In the German Bundestag and Bundesrat , too , the discussion was fierce for months, right up to the appeal to the Federal Constitutional Court , as there were fears that German militarism would start again , the East-West conflict would escalate and the division of Germany would become more permanent. For Germany, the failure of the EVG meant that the right of occupation was retained.
As a replacement, however, the members of the Brussels Pact, together with the Federal Republic and Italy, founded the Western European Union (WEU) through the so-called London Act in 1954 in order to be able to incorporate Germany into military policy. After the Paris Treaties were passed in 1954 and the second treaty on Germany contained therein , it was finally decided that the Federal Republic of Germany would join NATO . At the Berlin Foreign Ministers Conference in 1954, the four powers negotiated the possibility of reunification. Shortly before the final decision on joining NATO, in January 1955, the Soviet Union repeated its offer from 1952, which was also a tactical maneuver. The accession of the Federal Republic was completed on May 9, 1955. The French doubts that still existed had previously been allayed by the US guarantee to permanently station armed forces in Europe and by a declaration of renunciation by the Federal Republic of the manufacture of nuclear, biological and chemical weapons.
In January 1956, the People's Chamber of the GDR passed the law on the creation of the National People's Army and the Ministry of National Defense , which reorganized the existing barracked police units, the Barracked People's Police , and formally established the National People's Army .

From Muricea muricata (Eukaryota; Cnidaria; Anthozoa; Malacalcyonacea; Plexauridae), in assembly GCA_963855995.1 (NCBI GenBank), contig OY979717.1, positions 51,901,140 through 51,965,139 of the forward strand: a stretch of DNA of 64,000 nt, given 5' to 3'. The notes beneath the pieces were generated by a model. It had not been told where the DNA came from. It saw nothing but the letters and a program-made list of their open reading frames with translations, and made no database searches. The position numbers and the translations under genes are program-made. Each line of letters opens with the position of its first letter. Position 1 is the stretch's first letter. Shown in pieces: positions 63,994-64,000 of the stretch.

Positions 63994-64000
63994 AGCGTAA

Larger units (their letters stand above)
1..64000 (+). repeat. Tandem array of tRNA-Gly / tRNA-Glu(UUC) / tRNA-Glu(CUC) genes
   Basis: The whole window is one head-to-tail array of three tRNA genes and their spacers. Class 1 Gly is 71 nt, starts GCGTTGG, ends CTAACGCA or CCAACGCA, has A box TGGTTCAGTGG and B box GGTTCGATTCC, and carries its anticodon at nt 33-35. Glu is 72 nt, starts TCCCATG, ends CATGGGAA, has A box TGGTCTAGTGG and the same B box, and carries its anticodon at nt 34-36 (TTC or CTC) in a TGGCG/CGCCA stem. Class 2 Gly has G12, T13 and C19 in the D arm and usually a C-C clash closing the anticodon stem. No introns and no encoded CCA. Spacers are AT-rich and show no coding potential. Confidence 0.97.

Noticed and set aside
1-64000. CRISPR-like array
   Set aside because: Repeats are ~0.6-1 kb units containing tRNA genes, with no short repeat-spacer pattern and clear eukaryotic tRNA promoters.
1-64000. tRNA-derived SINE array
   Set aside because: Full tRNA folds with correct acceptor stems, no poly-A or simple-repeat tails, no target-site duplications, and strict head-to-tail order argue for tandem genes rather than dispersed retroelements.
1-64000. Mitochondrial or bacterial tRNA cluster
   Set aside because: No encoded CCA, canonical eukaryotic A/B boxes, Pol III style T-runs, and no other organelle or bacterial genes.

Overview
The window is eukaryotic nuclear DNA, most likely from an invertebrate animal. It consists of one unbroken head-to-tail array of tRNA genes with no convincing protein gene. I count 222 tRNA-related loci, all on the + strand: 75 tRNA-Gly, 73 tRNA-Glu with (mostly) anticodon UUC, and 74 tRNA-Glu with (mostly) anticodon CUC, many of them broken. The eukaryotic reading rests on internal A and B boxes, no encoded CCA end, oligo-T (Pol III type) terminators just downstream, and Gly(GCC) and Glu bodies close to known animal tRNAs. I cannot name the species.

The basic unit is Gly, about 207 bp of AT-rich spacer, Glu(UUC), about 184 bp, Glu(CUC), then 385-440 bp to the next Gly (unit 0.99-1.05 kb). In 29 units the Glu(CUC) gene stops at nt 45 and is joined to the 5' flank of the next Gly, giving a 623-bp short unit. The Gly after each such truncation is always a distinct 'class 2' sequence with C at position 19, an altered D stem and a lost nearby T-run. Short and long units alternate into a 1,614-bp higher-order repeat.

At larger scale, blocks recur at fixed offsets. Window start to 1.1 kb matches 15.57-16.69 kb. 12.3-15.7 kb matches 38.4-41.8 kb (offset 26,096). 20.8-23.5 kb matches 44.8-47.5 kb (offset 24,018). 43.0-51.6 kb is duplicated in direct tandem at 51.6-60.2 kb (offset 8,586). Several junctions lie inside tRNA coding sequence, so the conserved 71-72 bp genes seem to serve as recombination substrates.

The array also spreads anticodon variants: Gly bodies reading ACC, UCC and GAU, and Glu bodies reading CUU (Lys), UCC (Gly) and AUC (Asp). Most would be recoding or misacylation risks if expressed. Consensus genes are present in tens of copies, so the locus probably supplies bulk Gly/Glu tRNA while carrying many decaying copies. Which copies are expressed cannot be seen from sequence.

- Anselm Doering-Manteuffel : The Federal Republic of Germany in the Adenauer era: Foreign policy and internal development 1949–1963 . Scientific Book Society , Darmstadt 1988, ISBN 3-534-80031-1 .
- Wilfried Loth : The way to Europe. History of European Integration 1939–1957 . 3. Edition. Vandenhoeck & Ruprecht , Göttingen 1996, ISBN 3-525-33565-2 .
- Lutz Köllner, Klaus A. Maier , Wilhelm Meier-Dörnberg a. a .: The ECG phase . In: Beginnings of West German Security Policy 1945–1956 . Published by the Military History Research Office . Vol. 2, Oldenbourg , Munich 1990, ISBN 3-486-51681-7 .
- Hans-Erich Volkmann , Walter Schwengler (ed.): The European Defense Community. Status and problems of research (= military history since 1945. Volume 7). Commissioned by the Military History Research Office, Boldt, Boppard am Rhein 1985, ISBN 3-7646-1845-0 .
- Organization of the Collective Security Treaty
- European Army
- Common security and defense policy
- Treaty establishing the European Defense Community
- Files on the EVG can be viewed in the EU's historical archive in Florence
- Peter Graf von Kielmansegg : After the catastrophe. A history of divided Germany , Berlin 2000, ISBN 3-88680-329-5 , p. 152
- Peter Rassow : German history at a glance. A manual , third revised edition 1973, Stuttgart, ISBN 3 476 00258 6
- Peter Graf von Kielmansegg : After the catastrophe. A history of divided Germany , Berlin 2000, ISBN 3-88680-329-5 , pp. 152f